Saturday, August 22, 2015

FCC Plans Open Source Accessibility Platform

According to an August 20, 2015 press release, the Federal Communications Commission (FCC) will "offer an open source video access platform that will enable Americans who are deaf, hard of hearing, deaf-blind or who have a speech disability to communicate directly with federal agencies and businesses in American Sign Language (ASL)."

The press release describes the system as follows:

The platform will provide open source applications for mobile and desktop operating systems which – along with direct video calling – will allow for text and high-quality voice communications. In addition, the FCC will provide applications that relay service users can download on their smartphones or desktops in order to communicate directly with agency representatives. An ASL-user will be able to click on who they want to talk to and the call will be connected directly to a customer service center staffed by, most commonly, another person who is deaf or hard of hearing who is fluent in ASL. The Commission plans to roll out a beta version later this year with final release schedule for spring of 2016.

The FCC’s platform will provide the basic building blocks that are common to any IP-based application. The platform also will establish a set of interoperability standards to be used by today’s two-way video communications providers, ensuring seamless usability while maintaining freedom of choice for all ASL users. Giving applications developers open access to source code will enable them to provide apps with easy interoperability for those receiving calls.

Under the leadership of Chairman Tom Wheeler, the FCC has become a leader in using "interactive video to allow deaf and hard of hearing callers direct access to ASL consumer support." Other agencies such as the Small Business Administration, the Census Bureau, the Equal Employment Opportunity Commission, and the City of New York are already following or planning to follow the FCC's example.

Wednesday, August 19, 2015

Smithsonian's Plan for Increased Public Access to Federally Funded Research Results

On August 18, 2015 the Smithsonian Institution released its Plan for Increased Public Access to Results of Federally Funded Research  which proposes "to provide increased public access to certain peer-reviewed scholarly publications and supporting digital research data"  for research partially or wholly funded by a federal funding source. The plan applies to "all fields in which the Smithsonian conducts  research, including but not limited to the fields of science, history, art, and culture."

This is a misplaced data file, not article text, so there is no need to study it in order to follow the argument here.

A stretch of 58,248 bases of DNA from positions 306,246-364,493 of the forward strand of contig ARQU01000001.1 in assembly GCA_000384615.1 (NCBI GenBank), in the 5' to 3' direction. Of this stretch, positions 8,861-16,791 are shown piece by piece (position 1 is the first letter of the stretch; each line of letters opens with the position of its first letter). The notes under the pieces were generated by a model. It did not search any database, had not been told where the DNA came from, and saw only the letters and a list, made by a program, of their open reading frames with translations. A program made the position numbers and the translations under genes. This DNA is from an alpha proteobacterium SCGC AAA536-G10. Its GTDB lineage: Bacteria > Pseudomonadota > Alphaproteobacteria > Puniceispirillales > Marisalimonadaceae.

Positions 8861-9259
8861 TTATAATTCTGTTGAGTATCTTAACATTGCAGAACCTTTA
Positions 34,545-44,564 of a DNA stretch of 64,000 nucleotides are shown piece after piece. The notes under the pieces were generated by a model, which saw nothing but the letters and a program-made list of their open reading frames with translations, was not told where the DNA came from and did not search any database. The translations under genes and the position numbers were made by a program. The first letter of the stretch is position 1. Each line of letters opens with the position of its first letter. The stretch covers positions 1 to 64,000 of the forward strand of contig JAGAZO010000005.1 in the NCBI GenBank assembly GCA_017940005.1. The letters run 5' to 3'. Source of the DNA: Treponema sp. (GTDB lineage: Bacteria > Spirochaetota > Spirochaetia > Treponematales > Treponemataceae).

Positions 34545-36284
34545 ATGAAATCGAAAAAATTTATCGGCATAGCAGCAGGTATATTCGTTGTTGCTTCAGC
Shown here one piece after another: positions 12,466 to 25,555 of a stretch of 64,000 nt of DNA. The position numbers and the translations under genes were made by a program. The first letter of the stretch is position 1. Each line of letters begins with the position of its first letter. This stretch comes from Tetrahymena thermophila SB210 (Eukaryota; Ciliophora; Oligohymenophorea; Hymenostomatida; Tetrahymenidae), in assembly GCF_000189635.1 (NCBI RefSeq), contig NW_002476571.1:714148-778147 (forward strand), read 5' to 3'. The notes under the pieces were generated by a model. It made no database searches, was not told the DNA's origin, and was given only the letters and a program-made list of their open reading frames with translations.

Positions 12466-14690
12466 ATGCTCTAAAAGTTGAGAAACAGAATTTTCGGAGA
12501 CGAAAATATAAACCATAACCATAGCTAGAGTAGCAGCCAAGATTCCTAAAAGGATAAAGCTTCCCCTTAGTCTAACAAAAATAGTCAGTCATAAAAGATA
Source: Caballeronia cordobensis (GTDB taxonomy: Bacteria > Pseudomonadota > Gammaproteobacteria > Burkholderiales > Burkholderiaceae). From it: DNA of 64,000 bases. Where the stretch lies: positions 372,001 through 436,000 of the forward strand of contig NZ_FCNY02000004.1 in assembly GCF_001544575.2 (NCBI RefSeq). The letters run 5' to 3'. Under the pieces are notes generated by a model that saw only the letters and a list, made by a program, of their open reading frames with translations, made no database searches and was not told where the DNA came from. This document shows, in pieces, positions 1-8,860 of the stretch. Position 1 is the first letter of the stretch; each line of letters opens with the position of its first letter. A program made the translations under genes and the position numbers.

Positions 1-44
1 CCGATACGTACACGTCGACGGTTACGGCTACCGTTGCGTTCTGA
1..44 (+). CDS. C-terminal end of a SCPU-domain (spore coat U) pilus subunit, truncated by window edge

Address Wildfire Threat with National Seed Strategy

According to an August 17, 2015 press release, as "part of a comprehensive, science-based strategy to address the threat of wildfires that are damaging landscapes across the West, the Department of the Interior today announced the release of a National Seed Strategy for rehabilitation and restoration to help foster resilient and healthy landscapes." More information is available from the press release and the FAQs.

Tuesday, August 18, 2015

Iran Nuclear Agreement: Selected Issues for Congress

On August 6, 2015 the Congressional Research Service (CRS) released a report entitled Iran Nuclear Agreement: Selected Issues for Congress By Kenneth Katzman and Paul K. Kerr. The agreement between Iran and the United States, France, Britain, Germany, Russia, and China (countries labelled the P5+1), is under review by Congress until September 17. A paragraph in the report's summary describes the agreement in broad terms:

Broadly, the accord represents an exchange of limitations on Iran’s nuclear program for the lifting or suspension of U.S., U.N., and European Union (EU) sanctions. The text contains relatively complicated provisions for inspections of undeclared Iranian nuclear facilities, processes for adjudicating complaints by any of the parties for nonperformance of commitments, "snap-back" provisions for U.N. sanctions, finite durations for many of Iran’s nuclear commitments, and broad U.N., E.U., and U.S. commitments to suspend or lift most of the numerous sanctions imposed on Iran since 2010. Many of the agreement’s provisions have raised questions about the degree to which the accord can accomplish the P5+1 objectives that were stated when P5+1-Iran negotiations began in 2006.

Legal Background of National Security Letters in Foreign Intelligence Investigations

Charles Doyle, Senior Specialist in American Public Law, has written a new Congressional Research Service (CRS) report entitled "National Security Letters in Foreign Intelligence Investigations: A Glimpse at the Legal Background." He discusses the five National Security Letter (NSL) federal statutes that authorized "intelligence officials to request information in connection with national security investigations" and the Department of Justice's Inspector General (IG) findings in relation to the five statutes. In the summary he reveals:

The President’s Review Group on Intelligence and Communications Technologies recommended several NSL statutory adjustments designed to eliminate differences between NSLs and court orders under the Foreign Intelligence Surveillance Act (“§215 orders”), including requiring pre-issuance judicial approval of NSLs. Instead in the USA FREEDOM Act, P.L. 114-23 (H.R. 2048), Congress opted to adjust the NSL judicial review provisions governing the nondisclosure requirements that may accompany NSLs. It also precludes the use of NSL authority for bulk collection of communications or financial records. Finally, it adjusts existing reporting requirements to permit recipients to publicly disclose the extent to which they have been compelled to comply with NSLs.